The change in duty structure and new tax policy of FY23 is expected to bring a much awaited relief for alcohol beverage industry. However, analysts believe barley price rise to act as a spoilsport.
Shares of alcoholic beverages were in high demand in the financial year 2021-2022 (FY22) despite disruptions led by Covid-19. Globus Spirits drove the spirits’ pack as it delivered over 350 per cent returns during the period.
Among other stocks, Som distilleries zoomed 58.29 per cent, Globus Spirits 13.34 per cent, IFB Agro Industries 6.32 per cent and United Spirits moved up 0.93 per cent. In comparison, S&P BSE Sensex gained 2.46 per cent whereas S&P BSE 500 climbed 1.05 per cent this year.
Going forward, analysts expect the revival in economic activity and near normalization in on-trade establishments to buoy spirit volumes above pre-covid levels.
The positive regulatory developments, they said, will bring the much needed breather for the industry which has faced several headwinds over the past five years, in the form of constant excise duty hike, demonetization, highway ban, and pandemic.
Several states like Maharashtra, Uttar Pradesh, West Bengal, and Madhya Pradesh have adopted the new tax policy of FY23, which is expected to support consumer demand and drive volumes.
Analysts at Equiris Securities believe that the reversal of Covid-cess will augur well for the industry. “We expect volume growth in the spirits segment to be in low-to-mid single digits whereas certain categories within the spirits space are likely to outpace average industry growth rates,” they said in a recent report.
Besides, the change in duty structure on sales of bottled in India (BII) or bottled in origin (BIO) in Maharashtra and West Bengal have also pushed down consumer retail prices by 30 to 35 per cent. Given this, Deepak Jasani, head of retail research at HDFC Securities believes that the new customer-centric policy will optimise volumes.
“We firmly believe that the regulatory environment for the industry is the best that it has been for over a decade. This, in turn, should drive ahead-of-historical industry growth,” he said.
Kaustubh Pawaskar, Deputy Vice President, Fundamental Research – Sharekhan by BNP Paribas, too, believes consumer upgrading to premium liquor brands and key states coming out with liberal liquor policies is helping liquor companies with a strong portfolio of premium and mid-premium India made foreign liquor (IMFL) brands to consistently grow ahead of the industry.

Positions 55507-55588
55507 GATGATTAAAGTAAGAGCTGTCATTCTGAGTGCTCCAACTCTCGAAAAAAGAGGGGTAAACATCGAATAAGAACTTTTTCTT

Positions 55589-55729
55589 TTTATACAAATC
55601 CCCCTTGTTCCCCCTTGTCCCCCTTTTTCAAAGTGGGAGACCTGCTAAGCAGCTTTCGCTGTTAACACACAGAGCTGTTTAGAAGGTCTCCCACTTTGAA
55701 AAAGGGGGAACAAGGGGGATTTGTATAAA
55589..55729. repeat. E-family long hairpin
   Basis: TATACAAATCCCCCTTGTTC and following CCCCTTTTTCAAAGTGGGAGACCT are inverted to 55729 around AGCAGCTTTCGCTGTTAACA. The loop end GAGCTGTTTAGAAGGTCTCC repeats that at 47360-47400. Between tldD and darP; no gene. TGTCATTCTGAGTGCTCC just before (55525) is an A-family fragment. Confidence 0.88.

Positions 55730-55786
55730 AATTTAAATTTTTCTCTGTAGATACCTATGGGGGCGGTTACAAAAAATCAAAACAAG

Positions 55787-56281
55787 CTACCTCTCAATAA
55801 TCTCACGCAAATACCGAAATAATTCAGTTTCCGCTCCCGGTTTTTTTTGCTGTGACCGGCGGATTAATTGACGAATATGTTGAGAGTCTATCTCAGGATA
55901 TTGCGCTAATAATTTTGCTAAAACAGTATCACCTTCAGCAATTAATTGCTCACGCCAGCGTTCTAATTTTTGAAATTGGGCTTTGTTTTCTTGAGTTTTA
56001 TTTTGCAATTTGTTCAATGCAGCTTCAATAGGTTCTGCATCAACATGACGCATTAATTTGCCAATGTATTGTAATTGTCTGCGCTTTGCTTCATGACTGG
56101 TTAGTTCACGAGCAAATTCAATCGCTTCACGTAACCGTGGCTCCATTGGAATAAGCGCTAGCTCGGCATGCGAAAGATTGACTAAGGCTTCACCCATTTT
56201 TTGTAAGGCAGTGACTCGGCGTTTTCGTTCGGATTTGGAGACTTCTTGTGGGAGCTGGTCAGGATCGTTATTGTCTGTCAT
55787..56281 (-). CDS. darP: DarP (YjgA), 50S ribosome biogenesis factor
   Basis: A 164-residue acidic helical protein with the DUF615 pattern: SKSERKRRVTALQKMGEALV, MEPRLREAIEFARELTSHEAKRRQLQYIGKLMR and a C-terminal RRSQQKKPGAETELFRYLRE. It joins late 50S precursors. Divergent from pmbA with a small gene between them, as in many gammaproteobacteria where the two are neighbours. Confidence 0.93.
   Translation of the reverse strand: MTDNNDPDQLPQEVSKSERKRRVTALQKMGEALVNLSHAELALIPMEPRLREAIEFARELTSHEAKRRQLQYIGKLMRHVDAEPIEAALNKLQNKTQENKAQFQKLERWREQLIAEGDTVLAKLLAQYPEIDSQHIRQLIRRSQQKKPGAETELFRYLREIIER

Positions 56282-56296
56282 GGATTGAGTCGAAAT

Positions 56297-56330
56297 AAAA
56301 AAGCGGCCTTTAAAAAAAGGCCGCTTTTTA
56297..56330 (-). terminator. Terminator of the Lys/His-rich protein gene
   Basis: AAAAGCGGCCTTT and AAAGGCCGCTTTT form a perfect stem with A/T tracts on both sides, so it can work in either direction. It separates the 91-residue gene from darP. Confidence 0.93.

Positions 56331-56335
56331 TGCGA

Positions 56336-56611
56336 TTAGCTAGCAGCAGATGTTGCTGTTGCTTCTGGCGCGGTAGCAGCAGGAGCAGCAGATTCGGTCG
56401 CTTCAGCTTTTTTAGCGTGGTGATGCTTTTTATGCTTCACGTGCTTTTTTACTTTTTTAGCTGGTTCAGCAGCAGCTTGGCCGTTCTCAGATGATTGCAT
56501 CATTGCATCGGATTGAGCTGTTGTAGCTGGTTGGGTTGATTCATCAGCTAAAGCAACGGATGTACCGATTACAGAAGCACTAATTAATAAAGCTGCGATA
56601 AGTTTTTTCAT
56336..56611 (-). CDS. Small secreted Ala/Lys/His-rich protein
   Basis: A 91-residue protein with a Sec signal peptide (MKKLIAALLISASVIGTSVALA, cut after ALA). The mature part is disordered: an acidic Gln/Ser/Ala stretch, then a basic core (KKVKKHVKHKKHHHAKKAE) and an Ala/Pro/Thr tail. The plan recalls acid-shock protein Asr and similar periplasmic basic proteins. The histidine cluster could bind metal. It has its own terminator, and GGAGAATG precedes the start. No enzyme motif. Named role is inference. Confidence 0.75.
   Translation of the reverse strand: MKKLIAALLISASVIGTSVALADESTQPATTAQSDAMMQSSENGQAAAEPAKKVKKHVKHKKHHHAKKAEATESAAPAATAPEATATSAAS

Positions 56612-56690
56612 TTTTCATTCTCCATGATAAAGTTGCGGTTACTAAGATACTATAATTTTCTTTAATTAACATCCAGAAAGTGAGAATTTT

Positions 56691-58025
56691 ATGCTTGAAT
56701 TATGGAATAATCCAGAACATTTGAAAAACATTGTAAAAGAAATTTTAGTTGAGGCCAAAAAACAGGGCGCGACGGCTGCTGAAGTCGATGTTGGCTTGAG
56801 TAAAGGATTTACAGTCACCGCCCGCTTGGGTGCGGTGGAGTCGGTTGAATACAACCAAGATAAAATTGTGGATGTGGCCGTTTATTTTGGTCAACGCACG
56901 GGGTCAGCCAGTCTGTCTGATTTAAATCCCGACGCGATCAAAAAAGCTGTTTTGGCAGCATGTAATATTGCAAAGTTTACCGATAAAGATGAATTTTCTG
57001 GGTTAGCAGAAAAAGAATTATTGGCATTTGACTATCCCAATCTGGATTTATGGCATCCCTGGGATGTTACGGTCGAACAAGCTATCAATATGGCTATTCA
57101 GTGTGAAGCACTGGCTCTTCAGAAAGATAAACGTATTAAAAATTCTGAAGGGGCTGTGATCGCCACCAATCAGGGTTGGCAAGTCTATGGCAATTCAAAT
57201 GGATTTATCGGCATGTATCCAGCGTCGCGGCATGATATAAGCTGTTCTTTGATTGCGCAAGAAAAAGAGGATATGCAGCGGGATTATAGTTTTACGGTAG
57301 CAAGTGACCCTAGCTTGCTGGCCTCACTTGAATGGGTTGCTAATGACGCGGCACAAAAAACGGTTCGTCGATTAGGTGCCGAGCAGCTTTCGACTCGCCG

Barley price rise to be a spoilsport?
That said, the inflated barley price casts a shadow over the companies’ margin. The prices of barley, a major ingredient used in the production of beer, has shot up over 11 per cent in the past two weeks due to the Russia-Ukraine conflict. Both of them are amongst major exporters of barley.
According to a report by The Observatory of Economic Complexity, a private data pooling website, India imported $16.6 million barely in 2020, of which $1.05 million belonged from Ukraine. Companies like United Breweries (UBL) book barley during February to April to secure supplies for the full year. With barley prices skyrocketing to 48 per cent year-on-year (YoY), analysts expect UBL to witness gross margin pressure in FY23.
“We expect margins to be impacted for UBL due to firm barley or glass prices which are up by 48 per cent on a YoY basis. While management indicated that UBL has low-priced barley inventory, it is likely to witness gross margin pressure in FY23,” Jasani said.
However, analysts expect better product mix and gradual price rise across states to offset near-term margin pressures. “There would be pressure on margins in the near term but that could be largely mitigated by premiumization and cost control measures,” said Ajit Mishra, VP-Research at Religare Broking.